What with having dinner guests on Saturday and more coming on Monday, it was a wonderful excuse for puttering around in the kitchen this weekend. I started with Pain au Levain from Leader's Local Breads Saturday morning and followed with Rich and Tender Dinner Rolls from The King Arthur Flour 200th Anniversary Cook Book and finished up with a Chocolate / Chocolate Chip cake, source unknown.
Having posted about the Pain au Levain previously, I won't go into detail about the process here. This bread is consistenly good, in both outcome and flavor. This bake resulted in lovely oven spring and big ears, in spite of some rather deficient scoring. It hasn't been cut yet, so I don't know about the crumb but the exterior suggests that the interior ought to be good.
The dinner rolls were a typical enriched roll, with butter, eggs, sugar and milk. The two differences that set it apart from most such rolls was the addition of some whole wheat, maybe 20%, and no refrigeration. The former was a pleasant addition in flavor and the latter was a real convenience since I was a bit pressed for time. I just shaped them as simple pan rolls. As the name suggested, they were rich and tender and a good accompaniment with dinner.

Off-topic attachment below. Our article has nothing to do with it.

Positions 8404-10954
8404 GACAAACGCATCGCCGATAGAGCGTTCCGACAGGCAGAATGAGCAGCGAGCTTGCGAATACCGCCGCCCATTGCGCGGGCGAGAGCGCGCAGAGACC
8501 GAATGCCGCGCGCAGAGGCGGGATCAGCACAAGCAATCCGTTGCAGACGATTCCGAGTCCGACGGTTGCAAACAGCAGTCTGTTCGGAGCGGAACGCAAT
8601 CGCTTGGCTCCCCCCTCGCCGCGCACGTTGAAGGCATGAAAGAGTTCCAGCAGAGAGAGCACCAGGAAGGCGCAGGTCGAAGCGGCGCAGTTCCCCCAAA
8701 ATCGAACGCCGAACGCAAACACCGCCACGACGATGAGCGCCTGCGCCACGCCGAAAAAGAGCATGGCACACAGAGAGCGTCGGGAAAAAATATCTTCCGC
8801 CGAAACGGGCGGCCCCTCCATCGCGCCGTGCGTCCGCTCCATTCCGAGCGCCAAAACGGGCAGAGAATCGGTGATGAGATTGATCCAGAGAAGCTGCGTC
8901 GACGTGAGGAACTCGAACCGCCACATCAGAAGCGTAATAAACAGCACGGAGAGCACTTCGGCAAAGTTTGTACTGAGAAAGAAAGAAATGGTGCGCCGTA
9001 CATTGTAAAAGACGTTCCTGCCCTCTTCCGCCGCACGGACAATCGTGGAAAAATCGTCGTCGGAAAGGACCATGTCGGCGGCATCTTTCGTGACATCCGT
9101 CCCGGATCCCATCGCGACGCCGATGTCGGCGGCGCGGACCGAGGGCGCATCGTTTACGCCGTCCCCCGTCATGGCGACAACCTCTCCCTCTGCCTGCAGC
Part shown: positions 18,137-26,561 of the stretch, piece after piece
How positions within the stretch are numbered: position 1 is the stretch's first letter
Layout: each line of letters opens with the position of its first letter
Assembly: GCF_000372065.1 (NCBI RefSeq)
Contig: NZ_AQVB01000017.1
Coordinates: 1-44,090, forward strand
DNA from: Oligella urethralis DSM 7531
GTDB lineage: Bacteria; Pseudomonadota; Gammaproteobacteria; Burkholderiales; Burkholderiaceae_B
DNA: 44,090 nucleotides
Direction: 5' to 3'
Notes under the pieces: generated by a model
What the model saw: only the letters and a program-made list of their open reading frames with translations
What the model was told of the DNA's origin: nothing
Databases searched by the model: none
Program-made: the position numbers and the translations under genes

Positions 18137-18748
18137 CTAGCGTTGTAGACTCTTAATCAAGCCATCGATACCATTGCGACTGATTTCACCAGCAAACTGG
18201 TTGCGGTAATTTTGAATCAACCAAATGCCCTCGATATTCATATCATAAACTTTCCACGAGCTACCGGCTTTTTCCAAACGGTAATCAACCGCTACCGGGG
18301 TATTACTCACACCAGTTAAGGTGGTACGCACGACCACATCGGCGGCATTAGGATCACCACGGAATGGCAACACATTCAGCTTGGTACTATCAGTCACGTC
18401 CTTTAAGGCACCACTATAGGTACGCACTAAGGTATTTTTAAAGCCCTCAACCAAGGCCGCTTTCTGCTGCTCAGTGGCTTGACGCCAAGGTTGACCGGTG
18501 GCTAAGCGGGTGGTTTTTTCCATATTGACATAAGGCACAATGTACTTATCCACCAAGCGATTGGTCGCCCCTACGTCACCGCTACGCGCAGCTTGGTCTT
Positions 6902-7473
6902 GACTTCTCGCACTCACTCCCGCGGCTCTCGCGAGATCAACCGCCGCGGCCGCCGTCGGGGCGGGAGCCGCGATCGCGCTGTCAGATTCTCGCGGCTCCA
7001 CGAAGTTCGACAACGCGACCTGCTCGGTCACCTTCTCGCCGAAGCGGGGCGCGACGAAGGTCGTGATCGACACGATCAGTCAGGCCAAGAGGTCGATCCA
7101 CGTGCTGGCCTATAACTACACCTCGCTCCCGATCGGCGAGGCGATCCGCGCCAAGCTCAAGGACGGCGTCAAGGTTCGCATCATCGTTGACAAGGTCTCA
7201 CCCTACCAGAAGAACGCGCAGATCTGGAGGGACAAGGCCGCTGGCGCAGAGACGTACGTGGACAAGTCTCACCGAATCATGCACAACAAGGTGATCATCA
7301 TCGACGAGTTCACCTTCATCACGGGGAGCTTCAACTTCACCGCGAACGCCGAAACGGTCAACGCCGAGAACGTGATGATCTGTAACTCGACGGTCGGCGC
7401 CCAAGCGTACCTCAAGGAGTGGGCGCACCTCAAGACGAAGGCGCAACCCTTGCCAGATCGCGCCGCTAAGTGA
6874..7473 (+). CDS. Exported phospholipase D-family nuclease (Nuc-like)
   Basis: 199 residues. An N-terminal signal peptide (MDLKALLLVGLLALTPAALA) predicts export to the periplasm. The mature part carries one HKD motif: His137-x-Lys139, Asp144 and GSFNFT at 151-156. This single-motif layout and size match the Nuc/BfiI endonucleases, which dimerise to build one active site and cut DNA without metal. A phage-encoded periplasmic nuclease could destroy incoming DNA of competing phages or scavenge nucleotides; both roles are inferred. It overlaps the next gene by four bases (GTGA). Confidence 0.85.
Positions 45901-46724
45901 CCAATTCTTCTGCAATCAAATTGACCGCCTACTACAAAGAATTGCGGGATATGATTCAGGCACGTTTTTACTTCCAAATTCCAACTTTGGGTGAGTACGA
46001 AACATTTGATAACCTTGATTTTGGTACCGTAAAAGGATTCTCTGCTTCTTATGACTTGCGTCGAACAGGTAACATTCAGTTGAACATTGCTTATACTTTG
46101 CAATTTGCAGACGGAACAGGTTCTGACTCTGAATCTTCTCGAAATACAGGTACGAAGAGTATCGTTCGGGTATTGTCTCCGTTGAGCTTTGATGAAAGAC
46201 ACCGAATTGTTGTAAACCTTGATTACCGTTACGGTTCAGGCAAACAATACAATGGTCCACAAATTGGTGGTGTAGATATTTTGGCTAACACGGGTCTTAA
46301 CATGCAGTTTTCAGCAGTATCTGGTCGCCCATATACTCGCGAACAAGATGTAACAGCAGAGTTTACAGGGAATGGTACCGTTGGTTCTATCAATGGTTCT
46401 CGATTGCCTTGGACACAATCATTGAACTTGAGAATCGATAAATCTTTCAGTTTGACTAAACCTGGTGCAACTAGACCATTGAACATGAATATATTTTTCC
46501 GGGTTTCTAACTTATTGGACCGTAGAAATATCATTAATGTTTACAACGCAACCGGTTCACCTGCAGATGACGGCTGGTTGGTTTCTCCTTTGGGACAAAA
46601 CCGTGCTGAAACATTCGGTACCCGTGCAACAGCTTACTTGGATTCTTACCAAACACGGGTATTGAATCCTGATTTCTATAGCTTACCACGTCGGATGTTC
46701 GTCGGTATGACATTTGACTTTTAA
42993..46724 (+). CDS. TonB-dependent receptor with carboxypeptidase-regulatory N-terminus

The cake was a bit over the top (which won't stop us from making it again!), what with a cup of butter, 4 ounces of melted chocolate, 5 eggs and buttermilk in the batter. Oh, and chocolate chips, too. My wife halved the frosting recipe (it called for 5-1/2 cups of confectioners/icing sugar), since we baked it in a 9x13 pan instead of in 3, 9-inch round cake pans. This is not a light and airy cake. It is moist, it is heavy, and it is sweet! Good stuff, in other words. Best of all, with others to help eat it, the danger of too much snacking on the leftovers is reduced.
Before going to bed Saturday night, I mixed a biga for Portugese Sweet Bread. Today I finished the bread, shaped it as hamburger buns and baked it. Now we have the base for some barbecue sandwiches for our guests Monday evening. I've learned that the store-bought buns just don't stand up well to the sauce that comes along with the barbecue, so something like PSB is less likely to go all floppy in mid-bite while still being tender.
No pics of anything described here. Just lots of enjoyment in both the baking and the eating.